The variety of Romanian folk costumes is huge and the combination of graphic motifs and colors is infinite. If you watch the right picture you can see several of the traditional costumes of town of Bran (the town where Dracula's castle is located). They are usually worn by peasants at special social ocassions like: weddings, festivals, rustic reunions, crafts trade etc.
Romanian women weave and embroider from childhood through old age using ancient style looms. This handicraft is handed down from generation to generation. There are villages where old women stilll weave with threads and yards produced by themselves. Almost every cloth article in their house is waved and embroidered. Tourists can see and shop: colorful rugs, wall hangings, furniture covers and clothing.

Romanian folk costumes from Bran area

Tourists can see and shop: colorful rugs, wall hangings, furniture covers and clothing.

Painted eggs
One of the most easily recognizable examples of Romanian art are the famous painted eggs for Easter. The legend says that when Jesus was crucified, Mary Magdalene came at the feet of the cross with a basket of food. The Jesus's blood dropped over the eggs in the basket, turning them red. Following this legend, Romanians started painting eggs in red in the Thursday before Easter. This is still done in every Romanian family every Easter.
But of hundreds of years, in
certain villages, this custom was turned into an art. The peasants use the simplest tool (called kishitze), a stick with an iron tip, molten wax and dyes obtained  from natural herbs.

ainting and knocking eggs on Easter has an important symbolistics: its shell stands for the stone that covers a grave, which when cracked opens the way into a superior form of living.

The popular artists prepare the eggs for tourists so that they can buy and keep them as decorative objects. They take out the substance of the egg through a tiny hall before boiling, so its shell is more resistant in time. Many craftsmen started also to paint ostrich eggs or wooden eggs. They don't broke so easily and can be easier transported.

old woman painting eggs for Easter
paited eggs trade
young girls in traditional Romanian costumes gathering sanzaiene flowers
young girls in traditional Romanian costumes throwing sanzaiene flowers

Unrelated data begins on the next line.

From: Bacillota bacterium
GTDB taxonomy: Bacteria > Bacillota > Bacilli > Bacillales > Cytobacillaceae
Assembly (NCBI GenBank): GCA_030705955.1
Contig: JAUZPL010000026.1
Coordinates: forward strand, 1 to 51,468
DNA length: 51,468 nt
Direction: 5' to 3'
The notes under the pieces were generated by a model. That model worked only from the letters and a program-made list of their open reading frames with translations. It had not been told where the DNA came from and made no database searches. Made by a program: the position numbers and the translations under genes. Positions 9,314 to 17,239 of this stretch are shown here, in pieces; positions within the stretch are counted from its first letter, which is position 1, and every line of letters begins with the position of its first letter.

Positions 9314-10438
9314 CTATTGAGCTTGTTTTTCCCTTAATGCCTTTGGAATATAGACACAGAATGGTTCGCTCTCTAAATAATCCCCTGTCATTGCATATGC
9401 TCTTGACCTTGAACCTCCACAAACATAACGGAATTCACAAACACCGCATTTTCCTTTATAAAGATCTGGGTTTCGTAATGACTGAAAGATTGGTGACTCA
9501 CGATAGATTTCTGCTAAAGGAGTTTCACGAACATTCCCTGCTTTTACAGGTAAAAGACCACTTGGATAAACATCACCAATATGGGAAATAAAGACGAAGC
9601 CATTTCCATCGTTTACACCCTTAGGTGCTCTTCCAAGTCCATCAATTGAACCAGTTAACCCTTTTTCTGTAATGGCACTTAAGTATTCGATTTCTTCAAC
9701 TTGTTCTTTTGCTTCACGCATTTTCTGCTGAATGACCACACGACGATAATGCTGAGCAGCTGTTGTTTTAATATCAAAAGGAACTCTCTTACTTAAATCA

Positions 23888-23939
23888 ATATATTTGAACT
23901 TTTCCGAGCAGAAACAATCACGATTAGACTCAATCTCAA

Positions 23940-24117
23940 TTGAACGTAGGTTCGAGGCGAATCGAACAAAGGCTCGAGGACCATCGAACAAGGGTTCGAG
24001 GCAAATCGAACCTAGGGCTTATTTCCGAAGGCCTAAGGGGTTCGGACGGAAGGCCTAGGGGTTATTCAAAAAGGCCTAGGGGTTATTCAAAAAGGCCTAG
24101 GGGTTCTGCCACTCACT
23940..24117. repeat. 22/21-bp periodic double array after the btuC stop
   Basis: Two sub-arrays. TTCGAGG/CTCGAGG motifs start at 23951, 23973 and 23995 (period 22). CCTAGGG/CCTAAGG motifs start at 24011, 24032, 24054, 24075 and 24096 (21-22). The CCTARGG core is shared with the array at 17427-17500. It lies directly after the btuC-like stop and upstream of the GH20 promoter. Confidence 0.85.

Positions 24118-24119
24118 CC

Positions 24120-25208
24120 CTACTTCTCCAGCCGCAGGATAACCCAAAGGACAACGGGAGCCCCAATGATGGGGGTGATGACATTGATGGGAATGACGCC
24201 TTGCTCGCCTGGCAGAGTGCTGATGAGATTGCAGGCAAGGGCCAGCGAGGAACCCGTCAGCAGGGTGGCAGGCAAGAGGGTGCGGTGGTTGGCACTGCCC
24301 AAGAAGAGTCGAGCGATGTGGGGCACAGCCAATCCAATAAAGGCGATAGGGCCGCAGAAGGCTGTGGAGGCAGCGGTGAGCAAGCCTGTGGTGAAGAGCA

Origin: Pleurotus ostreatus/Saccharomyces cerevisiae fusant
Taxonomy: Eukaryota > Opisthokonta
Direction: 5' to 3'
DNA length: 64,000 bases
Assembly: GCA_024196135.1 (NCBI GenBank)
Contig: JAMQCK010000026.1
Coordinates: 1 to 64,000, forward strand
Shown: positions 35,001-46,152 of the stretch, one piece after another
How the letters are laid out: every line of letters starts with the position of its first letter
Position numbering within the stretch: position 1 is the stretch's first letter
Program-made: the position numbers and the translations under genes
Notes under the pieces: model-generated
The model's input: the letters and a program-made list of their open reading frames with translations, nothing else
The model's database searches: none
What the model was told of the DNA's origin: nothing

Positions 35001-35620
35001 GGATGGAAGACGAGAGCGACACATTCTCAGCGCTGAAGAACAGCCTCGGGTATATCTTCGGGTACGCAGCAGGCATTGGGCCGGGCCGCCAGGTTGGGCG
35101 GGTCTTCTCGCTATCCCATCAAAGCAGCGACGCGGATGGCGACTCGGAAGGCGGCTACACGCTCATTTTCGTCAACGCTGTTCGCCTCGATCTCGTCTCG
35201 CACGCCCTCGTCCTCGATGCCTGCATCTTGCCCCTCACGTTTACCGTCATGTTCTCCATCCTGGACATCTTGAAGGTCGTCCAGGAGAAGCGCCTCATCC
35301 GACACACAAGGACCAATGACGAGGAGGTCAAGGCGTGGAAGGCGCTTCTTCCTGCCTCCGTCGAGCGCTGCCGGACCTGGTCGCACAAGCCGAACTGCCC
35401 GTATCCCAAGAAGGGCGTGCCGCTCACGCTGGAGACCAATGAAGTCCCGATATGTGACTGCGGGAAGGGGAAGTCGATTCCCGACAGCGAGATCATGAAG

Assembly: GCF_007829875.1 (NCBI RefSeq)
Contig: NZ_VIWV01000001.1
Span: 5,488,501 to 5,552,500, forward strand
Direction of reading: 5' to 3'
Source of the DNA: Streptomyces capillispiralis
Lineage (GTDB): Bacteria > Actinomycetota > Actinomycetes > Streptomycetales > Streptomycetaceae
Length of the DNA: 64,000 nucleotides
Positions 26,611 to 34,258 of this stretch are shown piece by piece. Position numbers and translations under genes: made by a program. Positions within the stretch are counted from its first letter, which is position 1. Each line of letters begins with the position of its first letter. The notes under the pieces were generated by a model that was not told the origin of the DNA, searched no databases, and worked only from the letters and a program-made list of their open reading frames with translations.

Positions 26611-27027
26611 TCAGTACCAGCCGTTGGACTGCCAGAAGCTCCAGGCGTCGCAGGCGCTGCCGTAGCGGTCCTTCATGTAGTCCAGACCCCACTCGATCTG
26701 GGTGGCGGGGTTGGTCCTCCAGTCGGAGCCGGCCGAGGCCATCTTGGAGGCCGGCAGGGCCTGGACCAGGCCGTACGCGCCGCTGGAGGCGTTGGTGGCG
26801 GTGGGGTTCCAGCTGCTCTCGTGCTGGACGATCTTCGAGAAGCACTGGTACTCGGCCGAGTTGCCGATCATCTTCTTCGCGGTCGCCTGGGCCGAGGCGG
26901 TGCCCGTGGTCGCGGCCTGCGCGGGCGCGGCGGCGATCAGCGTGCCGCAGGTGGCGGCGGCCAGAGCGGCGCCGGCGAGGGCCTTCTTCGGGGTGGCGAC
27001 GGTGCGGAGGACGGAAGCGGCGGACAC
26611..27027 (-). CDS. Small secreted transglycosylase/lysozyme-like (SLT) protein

Sanzaiene Feast

On each 24th of June, Romanians celebrate "Sanzaiene Feast" also known as "Dragaica's Feast".

The Sanziene are a sort of fairies, also known as "iele" who sing and dance in circles in the forest. It is said that the "sanzaiene" give special powers to weeds and flowers, turning them into healing plants for all kinds of diseases. It is also said that men who see them dancing remain silent for good or become mad.

There is also the belief that u
sing the flowers they picked during the day, the young girls can find out their mate. It is said that if the unmarried girl put "sanzaiene"under pilow she will dream her mate. In other villages the young girls braid floral crowns which they throw over the houses. If the crown doesn't fall from the  house, it means she is going to get married next year.

People also believe that during this night, the heavens open up and women can make the strongest magic spells for love.

Juniors' Parade

Junior's Parade is a beautiful feast that shows off the Romanian traditional costumes and offer to participants the opportunity to see ancient rituals (like round dance, throw of mace) and taste delicious food.  

juniors cavalrymen in Brasov
cavalryman at Romanian feast in Rosiori

Customs Festivals

Some of the best Customs Festivals take place between Christmas and New Year's when you can enjoy an authentic experience.

Groups of young men in beautiful traditional costumes go from house to house caroling and dancing. In many villages the young men play  
"capra" (goat), a ritual dance that foretold an increase in shepherds' flocks along with abundant crops in the new year or "dance of bears". This ancient rite presents the fight between nature and man, and the last one's power to tame nature. Go vacation in Romania!

young men in traditional costumes caroling
Romanian New Year tradition  capra
young men caroling

There are many traditions and customs for abundance and rich harvests and beginning of a better year like wheat eras mace feast and wheel in fire festival.

These are just several examples of the beautiful folklore of Romania. We invite you to join our tours and see Romanian folklore in its natural more

Romanian young people in traditional costumes comin from church
gathering of wheat ears for throwing mace feast
wheel in fire at Dragus feast
young men setting fireto wheel